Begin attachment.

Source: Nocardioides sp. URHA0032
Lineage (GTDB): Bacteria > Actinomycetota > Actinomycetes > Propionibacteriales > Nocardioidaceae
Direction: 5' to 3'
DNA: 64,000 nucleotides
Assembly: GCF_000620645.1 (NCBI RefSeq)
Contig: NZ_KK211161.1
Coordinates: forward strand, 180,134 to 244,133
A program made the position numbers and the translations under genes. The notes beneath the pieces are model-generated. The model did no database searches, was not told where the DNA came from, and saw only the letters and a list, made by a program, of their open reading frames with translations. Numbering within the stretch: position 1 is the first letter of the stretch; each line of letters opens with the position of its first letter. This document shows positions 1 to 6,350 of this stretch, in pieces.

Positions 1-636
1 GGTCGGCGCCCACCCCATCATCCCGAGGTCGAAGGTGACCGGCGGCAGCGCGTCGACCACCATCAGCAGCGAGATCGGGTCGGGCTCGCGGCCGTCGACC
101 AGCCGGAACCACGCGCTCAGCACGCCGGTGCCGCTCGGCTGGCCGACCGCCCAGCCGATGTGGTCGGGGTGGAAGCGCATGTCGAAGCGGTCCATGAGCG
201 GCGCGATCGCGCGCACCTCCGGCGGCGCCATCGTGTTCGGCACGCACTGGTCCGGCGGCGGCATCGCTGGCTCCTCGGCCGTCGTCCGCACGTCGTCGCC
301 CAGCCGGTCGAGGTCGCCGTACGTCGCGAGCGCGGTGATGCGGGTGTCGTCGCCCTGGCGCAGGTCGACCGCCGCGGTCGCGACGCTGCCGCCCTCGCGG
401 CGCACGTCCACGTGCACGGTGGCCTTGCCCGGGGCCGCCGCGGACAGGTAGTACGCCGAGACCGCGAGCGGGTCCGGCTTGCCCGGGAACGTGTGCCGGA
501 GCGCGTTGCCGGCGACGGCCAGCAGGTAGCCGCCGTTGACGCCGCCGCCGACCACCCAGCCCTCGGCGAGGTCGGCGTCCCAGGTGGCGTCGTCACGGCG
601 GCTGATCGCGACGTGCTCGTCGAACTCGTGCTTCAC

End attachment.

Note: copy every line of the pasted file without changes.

Source: Nocardioides sp. URHA0032
Lineage (GTDB): Bacteria > Actinomycetota > Actinomycetes > Propionibacteriales > Nocardioidaceae
Direction: 5' to 3'
DNA: 64,000 nucleotides
Assembly: GCF_000620645.1 (NCBI RefSeq)
Contig: NZ_KK211161.1
Coordinates: forward strand, 180,134 to 244,133
A program made the position numbers and the translations under genes. The notes beneath the pieces are model-generated. The model did no database searches, was not told where the DNA came from, and saw only the letters and a list, made by a program, of their open reading frames with translations. Numbering within the stretch: position 1 is the first letter of the stretch; each line of letters opens with the position of its first letter. This document shows positions 1 to 6,350 of this stretch, in pieces.

Positions 1-636
1 GGTCGGCGCCCACCCCATCATCCCGAGGTCGAAGGTGACCGGCGGCAGCGCGTCGACCACCATCAGCAGCGAGATCGGGTCGGGCTCGCGGCCGTCGACC
101 AGCCGGAACCACGCGCTCAGCACGCCGGTGCCGCTCGGCTGGCCGACCGCCCAGCCGATGTGGTCGGGGTGGAAGCGCATGTCGAAGCGGTCCATGAGCG
201 GCGCGATCGCGCGCACCTCCGGCGGCGCCATCGTGTTCGGCACGCACTGGTCCGGCGGCGGCATCGCTGGCTCCTCGGCCGTCGTCCGCACGTCGTCGCC
301 CAGCCGGTCGAGGTCGCCGTACGTCGCGAGCGCGGTGATGCGGGTGTCGTCGCCCTGGCGCAGGTCGACCGCCGCGGTCGCGACGCTGCCGCCCTCGCGG
401 CGCACGTCCACGTGCACGGTGGCCTTGCCCGGGGCCGCCGCGGACAGGTAGTACGCCGAGACCGCGAGCGGGTCCGGCTTGCCCGGGAACGTGTGCCGGA
501 GCGCGTTGCCGGCGACGGCCAGCAGGTAGCCGCCGTTGACGCCGCCGCCGACCACCCAGCCCTCGGCGAGGTCGGCGTCCCAGGTGGCGTCGTCACGGCG
601 GCTGATCGCGACGTGCTCGTCGAACTCGTGCTTCAC